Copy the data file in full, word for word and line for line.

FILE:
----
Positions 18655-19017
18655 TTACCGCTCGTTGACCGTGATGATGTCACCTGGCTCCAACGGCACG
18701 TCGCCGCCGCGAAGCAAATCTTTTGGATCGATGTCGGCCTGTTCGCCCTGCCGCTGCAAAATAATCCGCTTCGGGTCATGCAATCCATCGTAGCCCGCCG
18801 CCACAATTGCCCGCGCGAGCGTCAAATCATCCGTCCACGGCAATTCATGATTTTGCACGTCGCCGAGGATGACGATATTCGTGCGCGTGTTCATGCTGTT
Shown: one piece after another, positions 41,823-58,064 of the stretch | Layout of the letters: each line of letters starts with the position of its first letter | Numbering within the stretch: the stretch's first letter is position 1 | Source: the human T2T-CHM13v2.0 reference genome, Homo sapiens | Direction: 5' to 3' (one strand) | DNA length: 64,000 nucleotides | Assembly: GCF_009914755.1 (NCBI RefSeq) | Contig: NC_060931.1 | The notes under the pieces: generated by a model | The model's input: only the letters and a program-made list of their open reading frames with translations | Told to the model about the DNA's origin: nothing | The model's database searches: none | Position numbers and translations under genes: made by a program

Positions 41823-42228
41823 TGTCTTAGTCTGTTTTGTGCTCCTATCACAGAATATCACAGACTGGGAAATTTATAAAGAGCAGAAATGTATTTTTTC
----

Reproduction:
Positions 18655-19017
18655 TTACCGCTCGTTGACCGTGATGATGTCACCTGGCTCCAACGGCACG
18701 TCGCCGCCGCGAAGCAAATCTTTTGGATCGATGTCGGCCTGTTCGCCCTGCCGCTGCAAAATAATCCGCTTCGGGTCATGCAATCCATCGTAGCCCGCCG
18801 CCACAATTGCCCGCGCGAGCGTCAAATCATCCGTCCACGGCAATTCATGATTTTGCACGTCGCCGAGGATGACGATATTCGTGCGCGTGTTCATGCTGTT
Shown: one piece after another, positions 41,823-58,064 of the stretch | Layout of the letters: each line of letters starts with the position of its first letter | Numbering within the stretch: the stretch's first letter is position 1 | Source: the human T2T-CHM13v2.0 reference genome, Homo sapiens | Direction: 5' to 3' (one strand) | DNA length: 64,000 nucleotides | Assembly: GCF_009914755.1 (NCBI RefSeq) | Contig: NC_060931.1 | The notes under the pieces: generated by a model | The model's input: only the letters and a program-made list of their open reading frames with translations | Told to the model about the DNA's origin: nothing | The model's database searches: none | Position numbers and translations under genes: made by a program

Positions 41823-42228
41823 TGTCTTAGTCTGTTTTGTGCTCCTATCACAGAATATCACAGACTGGGAAATTTATAAAGAGCAGAAATGTATTTTTTC